Arrangement, Control and Protection by RCD - Residential & Non-Residential
The main change is to the application of RCDs in domestic installations. All final sub-circuits in a residential installation, no matter the amperage or number of phases, are to be 30mA RCD protected. In general, the changes made now require fixed or stationary electrical equipment, such as a hot water service, an air conditioner, cook top, oven or range to be protected by a 30mA RCD.
Where a whole switchboard is being upgraded to replace existing protection then that switchboard is to be brought up to date with RCD protection.
A repair is a like-for-like replacement and as such does not require the installation of an RCD for that final sub-circuit. This extends to a replacement of an existing socket-outlet with a multi-socket-outlet. The replacement of halogen lights with LED lighting is also seen as a repair.
An alteration however is a change to the existing final sub-circuit and as such requires a 30mA RCD at the switchboard (or a 30mA socket-outlet RCD at the start of an extended circuit).
In non-residential installations, all final sub-circuits, up to and including 32A, multi-phase and lighting, are to be 30mA RCD protected. There are however two scenarios to this requirement.
If the electrical equipment is fixed wired direct in that installation, meaning that it cannot be moved unless by skilled persons (wiring disconnection), the requirement for an RCD is a consideration only.
If the electrical equipment is plug and socket connected in that installation, meaning that it can be unplugged and moved by unskilled persons (inadvertent damage to the equipment and insulation may occur, as well as unsafe equipment being plugged into the socket), the requirement for an RCD is a mandatory one.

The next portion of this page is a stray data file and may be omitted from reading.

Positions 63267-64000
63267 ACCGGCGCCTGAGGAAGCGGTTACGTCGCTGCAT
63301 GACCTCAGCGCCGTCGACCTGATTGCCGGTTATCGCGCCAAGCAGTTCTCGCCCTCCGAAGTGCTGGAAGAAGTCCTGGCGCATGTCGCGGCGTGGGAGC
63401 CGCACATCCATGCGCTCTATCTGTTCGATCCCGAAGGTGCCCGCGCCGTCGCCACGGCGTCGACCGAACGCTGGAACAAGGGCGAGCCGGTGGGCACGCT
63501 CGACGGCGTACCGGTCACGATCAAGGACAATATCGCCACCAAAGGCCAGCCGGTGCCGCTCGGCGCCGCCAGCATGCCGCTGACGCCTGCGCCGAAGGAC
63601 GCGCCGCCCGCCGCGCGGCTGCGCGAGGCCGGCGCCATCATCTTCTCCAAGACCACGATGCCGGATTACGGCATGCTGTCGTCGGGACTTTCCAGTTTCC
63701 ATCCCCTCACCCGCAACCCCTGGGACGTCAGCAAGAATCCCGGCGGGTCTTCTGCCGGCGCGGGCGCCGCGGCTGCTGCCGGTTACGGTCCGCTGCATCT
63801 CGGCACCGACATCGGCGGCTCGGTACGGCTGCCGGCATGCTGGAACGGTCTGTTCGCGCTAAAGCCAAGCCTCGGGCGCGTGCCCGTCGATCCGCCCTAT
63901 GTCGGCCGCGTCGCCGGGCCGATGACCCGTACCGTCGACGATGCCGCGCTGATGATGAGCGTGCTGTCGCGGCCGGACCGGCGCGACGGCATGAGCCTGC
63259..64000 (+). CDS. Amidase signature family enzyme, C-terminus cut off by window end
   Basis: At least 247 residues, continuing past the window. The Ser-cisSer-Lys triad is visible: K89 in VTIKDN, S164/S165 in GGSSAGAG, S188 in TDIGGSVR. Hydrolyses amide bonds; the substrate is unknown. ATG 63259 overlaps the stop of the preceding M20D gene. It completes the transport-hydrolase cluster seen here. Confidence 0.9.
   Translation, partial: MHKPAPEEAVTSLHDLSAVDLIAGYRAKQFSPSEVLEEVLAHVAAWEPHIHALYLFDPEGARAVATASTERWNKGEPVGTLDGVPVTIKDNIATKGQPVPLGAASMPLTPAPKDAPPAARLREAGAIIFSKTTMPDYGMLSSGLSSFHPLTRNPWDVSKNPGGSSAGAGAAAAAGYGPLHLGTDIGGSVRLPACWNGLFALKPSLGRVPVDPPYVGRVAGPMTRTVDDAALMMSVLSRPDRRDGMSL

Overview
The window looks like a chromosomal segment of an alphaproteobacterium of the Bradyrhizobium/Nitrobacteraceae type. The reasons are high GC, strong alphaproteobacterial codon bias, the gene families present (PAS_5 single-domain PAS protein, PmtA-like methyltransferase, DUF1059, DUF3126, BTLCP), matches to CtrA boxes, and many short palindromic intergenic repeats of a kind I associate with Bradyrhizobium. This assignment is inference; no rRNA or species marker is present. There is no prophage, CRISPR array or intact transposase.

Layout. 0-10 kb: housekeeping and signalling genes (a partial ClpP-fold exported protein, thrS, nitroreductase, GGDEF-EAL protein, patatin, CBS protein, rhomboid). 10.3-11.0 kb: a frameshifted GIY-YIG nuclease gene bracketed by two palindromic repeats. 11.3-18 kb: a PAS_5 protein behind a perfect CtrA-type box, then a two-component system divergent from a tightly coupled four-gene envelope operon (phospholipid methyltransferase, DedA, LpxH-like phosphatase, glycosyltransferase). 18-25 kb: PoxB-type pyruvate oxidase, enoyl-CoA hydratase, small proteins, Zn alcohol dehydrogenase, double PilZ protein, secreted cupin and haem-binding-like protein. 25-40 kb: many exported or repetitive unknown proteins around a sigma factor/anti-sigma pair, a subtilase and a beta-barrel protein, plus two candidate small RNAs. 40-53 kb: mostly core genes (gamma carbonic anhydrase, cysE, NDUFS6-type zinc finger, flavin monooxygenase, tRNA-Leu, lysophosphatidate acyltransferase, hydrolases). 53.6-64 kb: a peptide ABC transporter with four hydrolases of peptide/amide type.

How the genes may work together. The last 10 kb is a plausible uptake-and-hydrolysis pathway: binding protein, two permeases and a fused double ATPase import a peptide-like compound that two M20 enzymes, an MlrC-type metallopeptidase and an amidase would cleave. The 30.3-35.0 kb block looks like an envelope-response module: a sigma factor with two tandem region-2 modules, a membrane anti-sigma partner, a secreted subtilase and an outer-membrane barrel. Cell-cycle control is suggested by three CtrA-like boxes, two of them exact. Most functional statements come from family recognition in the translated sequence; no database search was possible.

There are several exceptions to the non-residential installations that exist already but a new one has been added. If the owner/operator deems that a piece of electrical equipment must not be exposed to nuisance tripping, as it may cause economic or personnel disruption for example, then the RCD can be left off the final sub-circuit.
As with any of these exceptions it is required to have over-current protection at the switchboard, mechanical protection of the cable, wiring connection marked to state that RCD protection is not provided.
Home-care medical installations are now referred to AS/NZS 3003 Electrical Installations – Patient Areas rather than duplicate information between both installation standards.
Learn more about the Clipsal RCD ranges:
Residential: Click here.
Non-Residential: Click here.
Like it? Share it.